Unconstitutionally Appointed Patent Judges Cannot Decide Appeals From Inter Partes Reexaminations

| Jeremy Anapol

Before O’Malley, Moore, and Chen. Appeal from the Patent Trial and Appeal Board.

VIRNETX INC. v. CISCO SYSTEMS, INC. (Denying Panel Rehearing)

VIRNETX INC. v. CISCO SYSTEMS, INC. (Denying Rehearing En Banc)

Summary: When administrative patent judges are unconstitutionally appointed, their decisions in appeals from inter partes reexamination must be vacated, just like their decisions in inter partes review.

Appellee Cisco and Intervenor Andrei Iancu, the Director of the U.S. Patent and Trademark Office, petitioned for panel rehearing and rehearing en banc to challenge the Federal Circuit’s decision extending the holding of Arthrex, Inc. v. Smith & Nephew, Inc., 941 F.3d 1320 (Fed. Cir. 2019), beyond the context of inter partes review (IPR). Arthrex held that an IPR decision issued by a panel of administrative patent judges (APJs) who were unconstitutionally appointed had to be vacated. The original panel decision in VirnetX extended the holding of Arthrex to inter partes reexamination.

The rehearing petitions argued that, based on differences between IPRs and inter partes reexaminations, APJs should be deemed constitutionally appointed with respect to their duties reviewing appeals from inter partes reexamination. In response to the rehearing petitions, the panel issued an order “for the purpose of more fully explaining our rationale.”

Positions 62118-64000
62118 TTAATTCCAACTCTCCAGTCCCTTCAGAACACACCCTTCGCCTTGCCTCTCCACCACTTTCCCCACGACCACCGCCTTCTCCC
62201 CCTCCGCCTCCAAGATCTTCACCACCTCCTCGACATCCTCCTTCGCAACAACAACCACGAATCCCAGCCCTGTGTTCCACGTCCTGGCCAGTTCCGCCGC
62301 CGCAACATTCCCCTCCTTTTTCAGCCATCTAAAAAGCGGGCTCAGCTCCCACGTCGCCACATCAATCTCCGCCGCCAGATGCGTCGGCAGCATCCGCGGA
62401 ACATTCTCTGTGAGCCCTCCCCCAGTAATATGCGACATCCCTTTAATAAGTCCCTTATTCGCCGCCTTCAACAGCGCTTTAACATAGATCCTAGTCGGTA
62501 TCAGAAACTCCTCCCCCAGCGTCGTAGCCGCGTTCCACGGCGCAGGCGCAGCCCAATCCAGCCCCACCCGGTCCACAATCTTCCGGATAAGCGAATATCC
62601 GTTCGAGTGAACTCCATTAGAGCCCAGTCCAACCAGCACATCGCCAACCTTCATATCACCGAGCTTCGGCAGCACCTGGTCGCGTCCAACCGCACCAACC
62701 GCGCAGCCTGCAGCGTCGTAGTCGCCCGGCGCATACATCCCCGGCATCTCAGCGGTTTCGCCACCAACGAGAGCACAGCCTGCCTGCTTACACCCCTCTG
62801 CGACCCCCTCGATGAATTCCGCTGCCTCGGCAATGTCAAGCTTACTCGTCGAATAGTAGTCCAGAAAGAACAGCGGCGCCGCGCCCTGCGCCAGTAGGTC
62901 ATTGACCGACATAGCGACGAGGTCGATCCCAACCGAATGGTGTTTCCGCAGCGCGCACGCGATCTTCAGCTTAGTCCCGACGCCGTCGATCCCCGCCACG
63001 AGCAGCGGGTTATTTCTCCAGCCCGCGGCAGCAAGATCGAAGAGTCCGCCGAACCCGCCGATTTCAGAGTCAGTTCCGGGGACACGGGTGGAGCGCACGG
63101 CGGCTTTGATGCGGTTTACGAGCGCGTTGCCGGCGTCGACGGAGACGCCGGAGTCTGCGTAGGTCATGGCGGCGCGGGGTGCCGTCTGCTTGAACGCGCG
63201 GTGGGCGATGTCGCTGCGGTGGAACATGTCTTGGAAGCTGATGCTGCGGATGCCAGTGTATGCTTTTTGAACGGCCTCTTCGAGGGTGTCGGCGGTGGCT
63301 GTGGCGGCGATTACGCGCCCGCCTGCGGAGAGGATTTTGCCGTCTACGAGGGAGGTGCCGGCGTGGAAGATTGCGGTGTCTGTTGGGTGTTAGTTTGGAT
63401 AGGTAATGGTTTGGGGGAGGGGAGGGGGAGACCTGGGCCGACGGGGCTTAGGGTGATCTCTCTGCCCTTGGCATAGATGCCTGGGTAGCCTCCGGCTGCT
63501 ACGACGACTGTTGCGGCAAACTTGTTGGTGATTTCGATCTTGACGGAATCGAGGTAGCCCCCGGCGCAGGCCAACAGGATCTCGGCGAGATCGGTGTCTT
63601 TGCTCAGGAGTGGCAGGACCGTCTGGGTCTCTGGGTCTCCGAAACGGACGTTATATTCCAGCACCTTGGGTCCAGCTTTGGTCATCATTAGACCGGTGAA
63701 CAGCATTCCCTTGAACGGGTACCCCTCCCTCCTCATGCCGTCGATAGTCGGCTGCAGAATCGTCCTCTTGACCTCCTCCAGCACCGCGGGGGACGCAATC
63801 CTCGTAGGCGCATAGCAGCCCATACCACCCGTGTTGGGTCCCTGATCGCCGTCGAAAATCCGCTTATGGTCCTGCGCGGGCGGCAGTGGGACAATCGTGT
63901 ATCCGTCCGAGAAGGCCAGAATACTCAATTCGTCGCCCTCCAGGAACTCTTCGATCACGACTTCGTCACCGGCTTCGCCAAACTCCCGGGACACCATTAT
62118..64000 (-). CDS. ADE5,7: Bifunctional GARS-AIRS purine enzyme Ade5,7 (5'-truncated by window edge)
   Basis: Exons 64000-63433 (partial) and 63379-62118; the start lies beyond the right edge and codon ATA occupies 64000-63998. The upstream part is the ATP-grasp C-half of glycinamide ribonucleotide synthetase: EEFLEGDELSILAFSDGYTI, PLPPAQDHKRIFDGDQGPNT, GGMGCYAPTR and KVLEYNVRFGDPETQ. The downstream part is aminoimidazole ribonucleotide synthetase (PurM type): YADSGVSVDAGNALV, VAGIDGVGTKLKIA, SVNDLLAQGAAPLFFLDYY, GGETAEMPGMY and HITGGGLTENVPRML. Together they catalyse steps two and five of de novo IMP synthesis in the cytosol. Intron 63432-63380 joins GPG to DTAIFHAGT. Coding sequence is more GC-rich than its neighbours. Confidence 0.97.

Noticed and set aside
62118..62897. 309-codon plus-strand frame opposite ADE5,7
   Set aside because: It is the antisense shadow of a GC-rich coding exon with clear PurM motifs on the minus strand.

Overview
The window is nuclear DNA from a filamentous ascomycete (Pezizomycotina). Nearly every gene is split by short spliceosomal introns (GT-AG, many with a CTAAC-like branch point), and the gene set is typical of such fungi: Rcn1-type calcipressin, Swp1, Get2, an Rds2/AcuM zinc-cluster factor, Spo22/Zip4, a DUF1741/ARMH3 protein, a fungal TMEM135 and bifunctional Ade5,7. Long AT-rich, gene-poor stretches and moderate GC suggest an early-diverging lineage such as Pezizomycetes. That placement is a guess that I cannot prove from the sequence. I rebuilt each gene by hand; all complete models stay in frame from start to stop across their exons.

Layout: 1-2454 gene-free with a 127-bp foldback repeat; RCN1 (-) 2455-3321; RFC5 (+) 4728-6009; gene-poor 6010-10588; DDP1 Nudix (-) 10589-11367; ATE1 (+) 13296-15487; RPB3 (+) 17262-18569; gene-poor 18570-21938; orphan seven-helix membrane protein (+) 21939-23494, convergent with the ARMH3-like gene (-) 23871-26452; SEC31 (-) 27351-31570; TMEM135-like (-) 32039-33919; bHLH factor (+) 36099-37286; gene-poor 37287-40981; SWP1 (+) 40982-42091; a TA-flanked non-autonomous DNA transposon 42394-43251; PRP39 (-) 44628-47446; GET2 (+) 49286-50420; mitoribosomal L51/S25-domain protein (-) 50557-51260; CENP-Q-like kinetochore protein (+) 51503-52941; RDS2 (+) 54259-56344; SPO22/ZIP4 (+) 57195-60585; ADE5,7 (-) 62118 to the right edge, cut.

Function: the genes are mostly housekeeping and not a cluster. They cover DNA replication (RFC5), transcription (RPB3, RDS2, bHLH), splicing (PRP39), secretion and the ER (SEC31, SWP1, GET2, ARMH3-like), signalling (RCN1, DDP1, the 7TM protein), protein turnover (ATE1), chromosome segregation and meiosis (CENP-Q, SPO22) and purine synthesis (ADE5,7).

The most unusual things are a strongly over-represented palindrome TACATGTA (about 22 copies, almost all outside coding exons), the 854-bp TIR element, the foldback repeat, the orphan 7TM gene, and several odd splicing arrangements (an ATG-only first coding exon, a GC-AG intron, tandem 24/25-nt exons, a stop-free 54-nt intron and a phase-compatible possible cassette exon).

The panel analyzed Freytag v. Commissioner, 501 U.S. 868 (1991), where the Supreme Court held that the constitutionality of an appointment is based on all of the appointee’s duties and not just the authority exercised in a particular case. Because the APJs who decide appeals from inter partes reexaminations also conduct IPRs, their appointments were unconstitutional under Arthrex. Further, the panel found that even if inter partes reexaminations were analyzed on their own, they were similar enough to IPRs that they would raise the same constitutional problems identified in Arthrex. Thus, the petitions for panel rehearing were denied.

In a separate order, the Federal Circuit also denied the petitions for rehearing en banc, without comment.

Editor: Paul Stewart